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Paul Gascoigne: fighting the good fight

By Hyder Jawad



NORTHAMPTON, UNITED KINGDOM - JANUARY 31: Former England football player Paul Gascoigne attends an after dinner charity event function held at the Park Inn Hotel on January 31, 2013 in Northampton, England
NORTHAMPTON, UNITED KINGDOM - JANUARY 31: Former England football player Paul Gascoigne attends an after dinner charity event function held at the Park Inn Hotel on January 31, 2013 in Northampton, England

According to the Oxford English Dictionary, an Obituary (noun) is “a notice of a death, esp. in a newspaper, typically including a brief biography of the deceased person”. Standard practice in olden times was the write the obituary after the person in question had died.

After William Randolph Hearst reconfigured the nature of Celebrity a century ago, the dynamics changed. The obituary became something that well prepared newspapers wrote in advance of a person’s death.

Sub-editors all over Britain began producing tributes to the Queen Mother at least 20 years before she died. When I worked on the Liverpool Echo in the Nineties, I contributed to a tribute to Red Rum, a good five years before the famous Grand National horse died (and perhaps entered the food chain as a hamburger).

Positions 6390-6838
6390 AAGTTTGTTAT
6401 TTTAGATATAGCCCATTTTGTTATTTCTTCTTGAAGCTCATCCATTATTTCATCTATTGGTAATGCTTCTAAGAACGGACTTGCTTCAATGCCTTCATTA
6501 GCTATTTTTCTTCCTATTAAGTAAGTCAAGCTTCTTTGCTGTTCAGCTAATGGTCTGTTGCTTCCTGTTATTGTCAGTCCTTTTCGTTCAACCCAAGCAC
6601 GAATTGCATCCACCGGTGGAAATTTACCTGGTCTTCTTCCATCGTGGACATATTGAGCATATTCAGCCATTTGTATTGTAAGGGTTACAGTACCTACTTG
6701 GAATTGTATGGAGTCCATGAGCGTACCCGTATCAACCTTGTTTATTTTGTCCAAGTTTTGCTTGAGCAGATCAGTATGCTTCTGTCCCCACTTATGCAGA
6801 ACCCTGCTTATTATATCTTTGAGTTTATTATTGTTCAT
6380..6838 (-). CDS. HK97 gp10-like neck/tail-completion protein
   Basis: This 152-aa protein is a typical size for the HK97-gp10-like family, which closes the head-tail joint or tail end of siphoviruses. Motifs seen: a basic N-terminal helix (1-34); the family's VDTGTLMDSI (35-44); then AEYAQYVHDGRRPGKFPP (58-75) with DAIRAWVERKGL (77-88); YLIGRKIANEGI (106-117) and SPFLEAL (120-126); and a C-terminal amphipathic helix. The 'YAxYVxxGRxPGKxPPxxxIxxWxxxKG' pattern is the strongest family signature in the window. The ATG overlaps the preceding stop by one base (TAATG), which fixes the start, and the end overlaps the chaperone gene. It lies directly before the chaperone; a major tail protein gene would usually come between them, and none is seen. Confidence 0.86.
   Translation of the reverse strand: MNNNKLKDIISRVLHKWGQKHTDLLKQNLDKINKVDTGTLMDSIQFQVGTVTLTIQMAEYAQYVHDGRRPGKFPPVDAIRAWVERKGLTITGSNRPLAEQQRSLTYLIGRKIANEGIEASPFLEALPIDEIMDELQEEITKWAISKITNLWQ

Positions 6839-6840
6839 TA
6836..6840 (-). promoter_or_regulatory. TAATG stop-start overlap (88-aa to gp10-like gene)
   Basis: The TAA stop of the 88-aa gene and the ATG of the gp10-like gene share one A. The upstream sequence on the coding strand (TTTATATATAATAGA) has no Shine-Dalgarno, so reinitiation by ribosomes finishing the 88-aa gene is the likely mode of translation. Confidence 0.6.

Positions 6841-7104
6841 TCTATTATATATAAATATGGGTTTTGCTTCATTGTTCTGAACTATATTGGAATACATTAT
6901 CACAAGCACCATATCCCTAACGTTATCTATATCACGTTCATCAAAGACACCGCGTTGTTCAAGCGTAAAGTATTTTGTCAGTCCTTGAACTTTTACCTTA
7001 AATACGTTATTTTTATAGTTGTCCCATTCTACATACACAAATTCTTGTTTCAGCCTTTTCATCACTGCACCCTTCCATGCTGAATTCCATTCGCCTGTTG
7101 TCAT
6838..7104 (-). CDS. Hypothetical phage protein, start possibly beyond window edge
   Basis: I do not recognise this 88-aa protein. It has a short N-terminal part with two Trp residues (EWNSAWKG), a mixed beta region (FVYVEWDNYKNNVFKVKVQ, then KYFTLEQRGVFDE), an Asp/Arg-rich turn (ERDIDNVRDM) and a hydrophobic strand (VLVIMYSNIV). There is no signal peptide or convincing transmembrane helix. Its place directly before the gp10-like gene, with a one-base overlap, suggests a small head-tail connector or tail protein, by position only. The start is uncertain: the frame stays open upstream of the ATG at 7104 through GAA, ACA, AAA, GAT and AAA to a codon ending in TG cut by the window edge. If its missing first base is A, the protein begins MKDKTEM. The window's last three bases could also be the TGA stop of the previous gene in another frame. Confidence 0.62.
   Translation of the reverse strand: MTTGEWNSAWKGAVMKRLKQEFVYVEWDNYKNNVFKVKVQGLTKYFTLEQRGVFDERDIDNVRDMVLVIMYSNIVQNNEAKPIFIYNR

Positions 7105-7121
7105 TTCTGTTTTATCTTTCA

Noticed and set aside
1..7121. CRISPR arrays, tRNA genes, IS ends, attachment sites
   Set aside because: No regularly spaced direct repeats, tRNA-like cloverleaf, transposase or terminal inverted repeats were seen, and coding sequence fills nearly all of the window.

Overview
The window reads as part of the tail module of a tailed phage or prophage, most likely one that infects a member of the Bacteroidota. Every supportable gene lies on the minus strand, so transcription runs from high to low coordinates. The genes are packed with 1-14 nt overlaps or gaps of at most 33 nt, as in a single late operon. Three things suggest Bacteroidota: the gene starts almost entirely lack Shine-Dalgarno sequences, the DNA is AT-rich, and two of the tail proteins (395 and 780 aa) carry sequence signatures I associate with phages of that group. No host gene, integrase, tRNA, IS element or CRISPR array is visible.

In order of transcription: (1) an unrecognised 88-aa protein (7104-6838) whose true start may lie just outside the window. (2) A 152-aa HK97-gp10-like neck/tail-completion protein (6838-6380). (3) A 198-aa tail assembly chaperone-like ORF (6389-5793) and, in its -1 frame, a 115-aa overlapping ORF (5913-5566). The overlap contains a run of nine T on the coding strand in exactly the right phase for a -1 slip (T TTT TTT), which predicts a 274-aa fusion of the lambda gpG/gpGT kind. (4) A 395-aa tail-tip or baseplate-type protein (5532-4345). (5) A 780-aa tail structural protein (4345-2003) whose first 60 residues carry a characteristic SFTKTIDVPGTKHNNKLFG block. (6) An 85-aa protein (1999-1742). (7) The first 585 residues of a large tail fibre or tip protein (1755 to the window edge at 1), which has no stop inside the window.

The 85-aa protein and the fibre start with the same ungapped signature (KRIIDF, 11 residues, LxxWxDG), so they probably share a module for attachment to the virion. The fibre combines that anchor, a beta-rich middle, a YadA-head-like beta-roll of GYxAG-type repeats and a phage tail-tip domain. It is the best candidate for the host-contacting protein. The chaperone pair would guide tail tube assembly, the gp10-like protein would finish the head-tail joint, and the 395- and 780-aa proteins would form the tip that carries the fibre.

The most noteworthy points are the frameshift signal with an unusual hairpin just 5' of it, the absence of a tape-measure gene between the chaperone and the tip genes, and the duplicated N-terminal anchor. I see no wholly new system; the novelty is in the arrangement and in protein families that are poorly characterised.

The news that Paul Gascoigne is struggling with alcohol demons saddened the football family and no doubt led to the writing of tributes to his memory. I know of one leading writer who penned a Gascoigne obituary in February 2008. Thankfully, reports of Gascoigne’s demise are greatly exaggerated. Aged 45, he is at a rehab clinic in Arizona after being in intensive care for chronic alcohol-withdrawal symptoms, but he is fighting the good fight, and now doing well.

The former Tottenham Hotspur, Lazio, Newcastle United and England midfield player faces a crucial few months as he contemplates physical restoration and spiritual peace. The comparisons with George Best, who died of liver failure in November 2005, are too obvious to ignore – and unhelpful.

There are no correlations here, no patterns. This is about one unique individual fighting to live – his disease has little to do with his celebrity – and living to fight.

Fully signed-up members of the human race wish him well, but in the knowledge that many people are suffering the same disease, far away from the public eye, and just taking it one day at a time.

Gascoigne’s greatest achievement will be to render those pre-written obituaries meaningless.